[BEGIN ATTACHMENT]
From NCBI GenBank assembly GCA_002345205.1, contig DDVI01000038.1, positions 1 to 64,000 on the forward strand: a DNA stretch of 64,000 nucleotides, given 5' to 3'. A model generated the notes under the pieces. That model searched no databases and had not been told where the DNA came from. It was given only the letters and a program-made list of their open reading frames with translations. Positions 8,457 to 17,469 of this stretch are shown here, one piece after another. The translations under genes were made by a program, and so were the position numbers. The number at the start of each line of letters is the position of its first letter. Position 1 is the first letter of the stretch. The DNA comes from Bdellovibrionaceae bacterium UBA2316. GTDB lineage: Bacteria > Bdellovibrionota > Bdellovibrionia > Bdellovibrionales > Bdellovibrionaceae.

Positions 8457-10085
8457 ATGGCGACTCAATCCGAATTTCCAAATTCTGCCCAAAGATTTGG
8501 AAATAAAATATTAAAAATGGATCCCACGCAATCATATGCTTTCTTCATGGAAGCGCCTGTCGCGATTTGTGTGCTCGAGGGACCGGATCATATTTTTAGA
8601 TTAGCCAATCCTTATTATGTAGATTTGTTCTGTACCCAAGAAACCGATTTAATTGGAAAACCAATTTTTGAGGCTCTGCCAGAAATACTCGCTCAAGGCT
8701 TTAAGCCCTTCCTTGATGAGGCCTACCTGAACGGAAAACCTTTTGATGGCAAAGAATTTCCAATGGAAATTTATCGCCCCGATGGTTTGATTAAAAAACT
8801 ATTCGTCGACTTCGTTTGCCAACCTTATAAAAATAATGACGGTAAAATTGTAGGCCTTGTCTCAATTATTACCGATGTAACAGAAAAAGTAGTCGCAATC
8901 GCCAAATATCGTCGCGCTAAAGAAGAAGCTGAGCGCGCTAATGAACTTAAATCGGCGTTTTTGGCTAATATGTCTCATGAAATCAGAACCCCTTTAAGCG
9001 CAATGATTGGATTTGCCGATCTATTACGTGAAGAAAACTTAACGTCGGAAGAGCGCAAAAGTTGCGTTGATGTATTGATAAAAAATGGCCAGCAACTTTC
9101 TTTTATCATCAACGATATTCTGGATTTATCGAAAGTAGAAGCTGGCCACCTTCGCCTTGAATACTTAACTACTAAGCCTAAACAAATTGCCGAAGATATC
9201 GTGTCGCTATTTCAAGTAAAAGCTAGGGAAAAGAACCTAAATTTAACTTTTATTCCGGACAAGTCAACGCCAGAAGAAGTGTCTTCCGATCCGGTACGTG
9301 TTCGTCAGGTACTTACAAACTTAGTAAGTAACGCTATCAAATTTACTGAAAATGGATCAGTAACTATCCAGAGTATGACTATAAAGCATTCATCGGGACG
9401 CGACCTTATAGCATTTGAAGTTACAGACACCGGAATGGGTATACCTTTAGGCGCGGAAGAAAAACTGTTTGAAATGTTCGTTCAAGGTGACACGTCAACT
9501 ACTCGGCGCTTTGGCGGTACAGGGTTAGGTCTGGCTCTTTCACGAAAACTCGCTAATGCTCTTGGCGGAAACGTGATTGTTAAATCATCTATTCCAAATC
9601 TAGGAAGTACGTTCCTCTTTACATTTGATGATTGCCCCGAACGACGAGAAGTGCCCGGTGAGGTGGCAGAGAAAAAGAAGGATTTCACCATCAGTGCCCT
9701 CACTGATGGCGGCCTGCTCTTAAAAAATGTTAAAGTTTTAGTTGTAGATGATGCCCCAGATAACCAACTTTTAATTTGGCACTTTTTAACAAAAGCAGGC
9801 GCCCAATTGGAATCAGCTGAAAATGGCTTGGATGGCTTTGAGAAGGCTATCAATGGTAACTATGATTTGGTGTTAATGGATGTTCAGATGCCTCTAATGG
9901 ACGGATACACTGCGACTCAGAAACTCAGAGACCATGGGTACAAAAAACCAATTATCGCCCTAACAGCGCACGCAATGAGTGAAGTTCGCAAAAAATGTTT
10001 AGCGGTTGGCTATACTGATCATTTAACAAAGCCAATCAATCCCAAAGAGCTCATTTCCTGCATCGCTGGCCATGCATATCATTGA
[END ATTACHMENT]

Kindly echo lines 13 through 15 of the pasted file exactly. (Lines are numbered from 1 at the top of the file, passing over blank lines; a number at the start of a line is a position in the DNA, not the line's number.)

9401 CGACCTTATAGCATTTGAAGTTACAGACACCGGAATGGGTATACCTTTAGGCGCGGAAGAAAAACTGTTTGAAATGTTCGTTCAAGGTGACACGTCAACT
9501 ACTCGGCGCTTTGGCGGTACAGGGTTAGGTCTGGCTCTTTCACGAAAACTCGCTAATGCTCTTGGCGGAAACGTGATTGTTAAATCATCTATTCCAAATC
9601 TAGGAAGTACGTTCCTCTTTACATTTGATGATTGCCCCGAACGACGAGAAGTGCCCGGTGAGGTGGCAGAGAAAAAGAAGGATTTCACCATCAGTGCCCT